I like St John XXIII. I also like what he wrote about sin.

  3. “Resorting to "this day of age" is meaningless.” You’re right. Sin is sin. My emphasis is on the mentality of youth today compared to Jesus’ time. It’s so much easier to get drugs, alcohol, pornography & sex today than it was long ago. It’s more acceptable by the youth & Hollywood compared to then. So how do we motivate youth of today to be more like Christ? Talking about how bad alcohol, drugs and sex are? Of course we must talk about the dangers of it (which you were doing) but that’s not motivating in and of itself. This is my only point I was trying to make.
    So is partying a sin? Not getting drunk, not having sex, just partying. Is this a sin? Didn’t Jesus party at the wedding feast of Cana? “The Son of Man came eating and drinking, and you say, 'Here is a glutton and a drunkard, a friend of tax collectors and sinners.” In the end, what is the meaning of partying? I understand what it can lead to, but that’s not what I’m asking.
    Growing up, I loved to dance. Drinking was legal at 18. So I drank and danced. My parents wouldn’t have let me go out and ‘sin’, but they didn’t see anything wrong with dancing and drinking at that age. I was a 'good' girl, I just liked to dance and drinking was legal. When my parents went out on a date, that’s where they went: dancing. And I know my dad had a drink or two.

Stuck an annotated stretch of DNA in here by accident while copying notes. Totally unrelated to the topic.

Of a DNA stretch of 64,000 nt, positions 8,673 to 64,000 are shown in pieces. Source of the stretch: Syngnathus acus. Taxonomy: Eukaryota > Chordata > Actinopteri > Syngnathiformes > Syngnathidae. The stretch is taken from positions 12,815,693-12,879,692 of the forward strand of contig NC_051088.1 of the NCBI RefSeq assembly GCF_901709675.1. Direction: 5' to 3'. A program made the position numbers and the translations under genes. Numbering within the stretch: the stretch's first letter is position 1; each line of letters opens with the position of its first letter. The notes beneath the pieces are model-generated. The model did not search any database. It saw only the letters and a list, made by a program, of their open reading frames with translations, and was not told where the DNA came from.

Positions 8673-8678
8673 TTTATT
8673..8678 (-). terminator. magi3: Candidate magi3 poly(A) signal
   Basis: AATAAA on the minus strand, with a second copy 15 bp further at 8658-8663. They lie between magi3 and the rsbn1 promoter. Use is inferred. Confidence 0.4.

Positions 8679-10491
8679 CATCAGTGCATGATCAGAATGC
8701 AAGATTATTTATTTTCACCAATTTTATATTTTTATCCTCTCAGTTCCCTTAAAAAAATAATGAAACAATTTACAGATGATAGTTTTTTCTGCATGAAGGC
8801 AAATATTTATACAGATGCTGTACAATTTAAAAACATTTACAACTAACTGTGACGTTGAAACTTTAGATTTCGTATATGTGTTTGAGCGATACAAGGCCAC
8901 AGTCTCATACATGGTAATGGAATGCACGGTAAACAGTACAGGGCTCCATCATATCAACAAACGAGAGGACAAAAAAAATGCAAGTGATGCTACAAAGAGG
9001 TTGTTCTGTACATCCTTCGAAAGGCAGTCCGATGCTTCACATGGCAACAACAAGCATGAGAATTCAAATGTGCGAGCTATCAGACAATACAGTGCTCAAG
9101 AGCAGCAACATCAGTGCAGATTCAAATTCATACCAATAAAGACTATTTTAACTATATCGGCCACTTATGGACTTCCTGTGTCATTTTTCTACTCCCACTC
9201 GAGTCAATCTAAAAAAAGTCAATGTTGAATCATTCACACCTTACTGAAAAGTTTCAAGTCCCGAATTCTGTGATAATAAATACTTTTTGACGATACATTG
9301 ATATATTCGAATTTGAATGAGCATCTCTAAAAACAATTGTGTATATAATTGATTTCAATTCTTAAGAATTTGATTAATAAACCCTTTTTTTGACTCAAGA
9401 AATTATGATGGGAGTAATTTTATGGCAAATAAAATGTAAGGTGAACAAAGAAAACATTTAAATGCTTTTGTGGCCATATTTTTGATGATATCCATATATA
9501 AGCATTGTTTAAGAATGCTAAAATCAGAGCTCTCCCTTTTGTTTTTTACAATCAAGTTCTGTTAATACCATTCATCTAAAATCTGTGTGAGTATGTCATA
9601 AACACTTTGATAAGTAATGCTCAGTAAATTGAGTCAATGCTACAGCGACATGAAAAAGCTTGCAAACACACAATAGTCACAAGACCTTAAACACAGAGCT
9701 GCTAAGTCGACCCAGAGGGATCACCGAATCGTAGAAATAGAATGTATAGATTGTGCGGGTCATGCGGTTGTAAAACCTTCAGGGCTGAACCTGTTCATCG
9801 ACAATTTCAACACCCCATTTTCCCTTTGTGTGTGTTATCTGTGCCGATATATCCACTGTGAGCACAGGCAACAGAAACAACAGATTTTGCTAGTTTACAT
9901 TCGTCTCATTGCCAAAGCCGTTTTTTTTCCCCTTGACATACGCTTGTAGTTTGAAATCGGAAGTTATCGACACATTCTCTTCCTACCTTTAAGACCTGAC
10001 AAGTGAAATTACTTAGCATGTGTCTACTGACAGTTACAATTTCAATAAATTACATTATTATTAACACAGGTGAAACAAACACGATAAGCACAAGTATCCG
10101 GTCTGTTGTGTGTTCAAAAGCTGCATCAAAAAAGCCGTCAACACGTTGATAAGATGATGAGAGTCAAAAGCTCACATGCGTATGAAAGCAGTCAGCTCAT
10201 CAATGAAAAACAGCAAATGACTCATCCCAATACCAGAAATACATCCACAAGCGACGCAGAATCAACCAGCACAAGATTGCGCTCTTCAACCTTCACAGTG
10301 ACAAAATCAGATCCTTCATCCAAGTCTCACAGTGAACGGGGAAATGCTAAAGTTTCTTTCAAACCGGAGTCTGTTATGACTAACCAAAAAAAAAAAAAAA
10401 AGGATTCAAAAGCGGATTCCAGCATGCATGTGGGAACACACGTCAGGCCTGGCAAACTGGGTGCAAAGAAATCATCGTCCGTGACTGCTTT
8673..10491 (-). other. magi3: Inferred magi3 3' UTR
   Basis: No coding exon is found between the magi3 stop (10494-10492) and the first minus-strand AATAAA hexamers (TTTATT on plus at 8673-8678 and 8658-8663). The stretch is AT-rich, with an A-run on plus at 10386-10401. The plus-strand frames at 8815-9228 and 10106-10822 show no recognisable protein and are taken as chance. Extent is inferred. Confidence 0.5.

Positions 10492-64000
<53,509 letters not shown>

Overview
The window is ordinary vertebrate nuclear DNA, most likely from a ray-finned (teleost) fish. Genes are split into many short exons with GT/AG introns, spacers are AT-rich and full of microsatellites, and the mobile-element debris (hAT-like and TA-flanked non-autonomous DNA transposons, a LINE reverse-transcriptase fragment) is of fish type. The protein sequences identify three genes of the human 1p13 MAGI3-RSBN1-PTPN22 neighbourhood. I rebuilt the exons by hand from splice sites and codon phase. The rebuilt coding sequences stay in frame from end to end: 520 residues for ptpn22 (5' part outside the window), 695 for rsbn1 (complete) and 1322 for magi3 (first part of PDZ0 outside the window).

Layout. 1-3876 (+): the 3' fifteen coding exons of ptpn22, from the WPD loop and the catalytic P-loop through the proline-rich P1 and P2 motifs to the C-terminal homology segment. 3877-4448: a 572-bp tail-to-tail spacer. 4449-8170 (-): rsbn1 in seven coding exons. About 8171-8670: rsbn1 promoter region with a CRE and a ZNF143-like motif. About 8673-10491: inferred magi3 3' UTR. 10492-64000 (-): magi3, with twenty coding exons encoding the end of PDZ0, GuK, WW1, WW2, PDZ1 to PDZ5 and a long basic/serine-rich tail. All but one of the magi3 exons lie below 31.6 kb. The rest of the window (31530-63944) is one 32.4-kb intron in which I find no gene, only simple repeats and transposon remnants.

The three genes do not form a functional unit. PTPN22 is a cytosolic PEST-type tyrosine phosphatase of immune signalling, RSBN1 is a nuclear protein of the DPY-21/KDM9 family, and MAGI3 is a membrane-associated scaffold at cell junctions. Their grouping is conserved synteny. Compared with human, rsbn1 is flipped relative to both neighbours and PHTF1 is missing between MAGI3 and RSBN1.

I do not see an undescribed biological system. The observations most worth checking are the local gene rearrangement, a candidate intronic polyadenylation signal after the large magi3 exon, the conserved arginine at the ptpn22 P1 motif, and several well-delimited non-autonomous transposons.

“Finally, not sure how you can separate Christ's death from our sins? Isn't that the reason for his death? “ You can look at Jesus’ death from so very many angles. Isn’t this one of the main reasons for the divisions in Christianity? Protestants interpret it many ways, depending on the denomination, Catholics another. Yes, He died because of our ignorance, because of our sins. But for me, more importantly, He gave us an example of how to live like Him – “Don’t try to convince people with your words how to live like me. If you die to yourself, you will see that you will first convince yourself of My love for you. You will be a new man. Your example of how you live will convince those that are ready to be convinced.”

    Thanks for your comments.

  4. "So how do we motivate youth of today to be more like Christ? Talking about how bad alcohol, drugs and sex are? Of course we must talk about the dangers of it (which you were doing) but that’s not motivating in and of itself."

    I agree. In it of itself it is not motivating. It is only a part, and a part that cannot be ignored or brushed over.

    "You can look at Jesus’ death from so very many angles. Isn’t this one of the main reasons for the divisions in Christianity?"

    Actually, no. This is the one thing that all Christians agree on: Jesus died for our sins. Of course, he died because he loved us. But he also died for our sins.

    I'm not sure if you are aware of the season we are in right now. It's Lent. So of course many of my meditations are about Lent, and reflecting on our sins is a fundamental part of Lent. Sin is not - in it of itself - Lent, but it is a significant part of our Lent. It is the first step towards forgiveness, reconciliation, and a recreated heart.

  5. Thanks for your comments. Always a pleasure.